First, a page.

Music has always had a profound effect on people, but how our physical bodies react to it is something much different.
A recent study by PhD students at the University of Southern California has found that people who have a physical reaction to music, i.e. goosebumps, have a very unique brain. In fact, the study found that those who had this ability had a denser volume of fibres that connect the auditory cortex of their brain to the areas that process emotions.
In other words, their brains were uniquely wired to process and react to music more acutely than others. The study scanned the brains of twenty different people, and found that ten had a physical response to music. While the study size may be small, it's difficult to quantify if the phenomenon is unique as music often triggers personal memories for people.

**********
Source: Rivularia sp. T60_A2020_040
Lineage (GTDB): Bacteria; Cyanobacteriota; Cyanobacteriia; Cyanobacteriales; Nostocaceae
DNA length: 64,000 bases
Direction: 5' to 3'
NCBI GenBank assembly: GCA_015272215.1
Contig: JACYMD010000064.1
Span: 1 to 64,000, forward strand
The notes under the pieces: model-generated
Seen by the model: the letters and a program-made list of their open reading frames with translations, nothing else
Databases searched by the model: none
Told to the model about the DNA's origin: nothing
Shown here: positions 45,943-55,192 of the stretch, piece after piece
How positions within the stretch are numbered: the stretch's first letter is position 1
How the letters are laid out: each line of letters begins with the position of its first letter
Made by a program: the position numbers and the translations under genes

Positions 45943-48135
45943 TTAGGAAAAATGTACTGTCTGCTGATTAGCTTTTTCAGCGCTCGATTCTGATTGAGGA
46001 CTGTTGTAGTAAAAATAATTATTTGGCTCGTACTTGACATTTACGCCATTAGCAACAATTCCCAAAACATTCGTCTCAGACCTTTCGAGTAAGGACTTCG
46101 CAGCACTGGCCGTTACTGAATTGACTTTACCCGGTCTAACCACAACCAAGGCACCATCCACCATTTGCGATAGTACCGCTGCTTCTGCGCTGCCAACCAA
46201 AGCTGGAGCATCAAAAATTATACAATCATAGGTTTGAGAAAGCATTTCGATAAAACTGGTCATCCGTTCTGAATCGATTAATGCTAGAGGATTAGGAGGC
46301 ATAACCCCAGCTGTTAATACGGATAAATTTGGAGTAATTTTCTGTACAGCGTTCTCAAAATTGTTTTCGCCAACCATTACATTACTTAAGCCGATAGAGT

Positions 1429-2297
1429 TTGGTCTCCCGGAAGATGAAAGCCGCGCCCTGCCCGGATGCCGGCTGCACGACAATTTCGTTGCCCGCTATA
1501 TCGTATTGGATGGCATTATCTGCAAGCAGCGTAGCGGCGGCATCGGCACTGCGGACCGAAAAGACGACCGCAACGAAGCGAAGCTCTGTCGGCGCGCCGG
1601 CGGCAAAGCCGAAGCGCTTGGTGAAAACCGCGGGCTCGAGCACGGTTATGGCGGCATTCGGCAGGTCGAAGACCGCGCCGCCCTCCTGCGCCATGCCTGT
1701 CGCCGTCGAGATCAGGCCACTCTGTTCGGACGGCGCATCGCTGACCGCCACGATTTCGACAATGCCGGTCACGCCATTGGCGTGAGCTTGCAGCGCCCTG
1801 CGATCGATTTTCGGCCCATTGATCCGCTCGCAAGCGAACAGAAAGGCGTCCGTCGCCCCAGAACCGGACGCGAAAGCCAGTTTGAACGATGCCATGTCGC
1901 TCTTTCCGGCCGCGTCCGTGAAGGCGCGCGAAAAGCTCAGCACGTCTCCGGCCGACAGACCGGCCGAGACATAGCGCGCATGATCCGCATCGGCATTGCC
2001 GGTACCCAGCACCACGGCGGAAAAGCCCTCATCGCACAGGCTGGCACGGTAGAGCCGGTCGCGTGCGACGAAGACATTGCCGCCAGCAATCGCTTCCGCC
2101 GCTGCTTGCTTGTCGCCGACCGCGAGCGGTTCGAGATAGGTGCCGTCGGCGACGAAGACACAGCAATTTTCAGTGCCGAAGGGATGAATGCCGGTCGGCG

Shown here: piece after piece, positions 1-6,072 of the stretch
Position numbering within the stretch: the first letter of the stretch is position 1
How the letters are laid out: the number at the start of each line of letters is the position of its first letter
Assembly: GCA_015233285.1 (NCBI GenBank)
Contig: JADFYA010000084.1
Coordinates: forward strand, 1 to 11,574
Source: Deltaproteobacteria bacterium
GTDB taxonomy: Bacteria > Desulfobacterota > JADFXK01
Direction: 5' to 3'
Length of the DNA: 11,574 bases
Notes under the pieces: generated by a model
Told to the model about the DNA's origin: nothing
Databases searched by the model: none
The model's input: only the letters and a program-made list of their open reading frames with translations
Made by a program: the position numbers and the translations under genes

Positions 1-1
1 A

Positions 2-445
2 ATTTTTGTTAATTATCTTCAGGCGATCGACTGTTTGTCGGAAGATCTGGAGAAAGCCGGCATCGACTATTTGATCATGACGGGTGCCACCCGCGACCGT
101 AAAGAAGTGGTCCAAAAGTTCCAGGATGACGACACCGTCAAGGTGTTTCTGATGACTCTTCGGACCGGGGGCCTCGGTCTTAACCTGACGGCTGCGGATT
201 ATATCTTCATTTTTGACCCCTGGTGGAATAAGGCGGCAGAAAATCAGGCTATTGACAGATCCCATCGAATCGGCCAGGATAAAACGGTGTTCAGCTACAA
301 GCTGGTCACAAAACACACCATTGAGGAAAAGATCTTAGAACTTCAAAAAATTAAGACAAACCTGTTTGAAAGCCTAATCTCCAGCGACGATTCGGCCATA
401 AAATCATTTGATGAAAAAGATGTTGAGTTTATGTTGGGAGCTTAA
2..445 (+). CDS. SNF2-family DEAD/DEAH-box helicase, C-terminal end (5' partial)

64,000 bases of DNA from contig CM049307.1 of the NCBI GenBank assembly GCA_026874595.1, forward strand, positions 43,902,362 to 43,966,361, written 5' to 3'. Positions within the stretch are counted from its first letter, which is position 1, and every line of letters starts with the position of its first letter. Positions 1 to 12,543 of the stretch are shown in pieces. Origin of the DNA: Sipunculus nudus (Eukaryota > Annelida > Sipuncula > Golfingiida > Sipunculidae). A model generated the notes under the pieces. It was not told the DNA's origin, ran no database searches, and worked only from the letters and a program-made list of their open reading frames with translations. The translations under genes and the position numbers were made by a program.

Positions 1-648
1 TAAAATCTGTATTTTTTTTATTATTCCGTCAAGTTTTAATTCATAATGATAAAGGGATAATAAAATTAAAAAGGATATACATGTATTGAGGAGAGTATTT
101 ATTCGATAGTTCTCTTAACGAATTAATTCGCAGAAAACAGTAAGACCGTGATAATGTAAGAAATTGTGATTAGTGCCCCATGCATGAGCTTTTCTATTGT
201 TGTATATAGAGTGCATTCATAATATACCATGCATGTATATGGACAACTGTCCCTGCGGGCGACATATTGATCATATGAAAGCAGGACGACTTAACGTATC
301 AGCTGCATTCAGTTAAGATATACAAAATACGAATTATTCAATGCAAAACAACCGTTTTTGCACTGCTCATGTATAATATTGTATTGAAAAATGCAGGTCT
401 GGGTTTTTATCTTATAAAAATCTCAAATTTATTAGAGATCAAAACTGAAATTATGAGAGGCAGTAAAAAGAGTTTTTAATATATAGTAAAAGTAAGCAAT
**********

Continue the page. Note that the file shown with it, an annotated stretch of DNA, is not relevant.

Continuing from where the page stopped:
In an interview with NeuroscienceNews.com, the study's author Matthew Sachs said that those who have this ability are more likely to experience deeper, more intense emotions than those that can't. "The idea being that more fibers and increased efficiency between two regions means that you have more efficient processing between them," explained Sachs.
In the same interview, one of the researchers on the study responded to Radiohead's 2006 track, Nude, and explained that she felt "that my breathing is going with the song, my heart is beating slower and I’m feeling just more aware of the song — both the emotions of the song and my body’s response to it."
Here's that track. See if it does anything to you.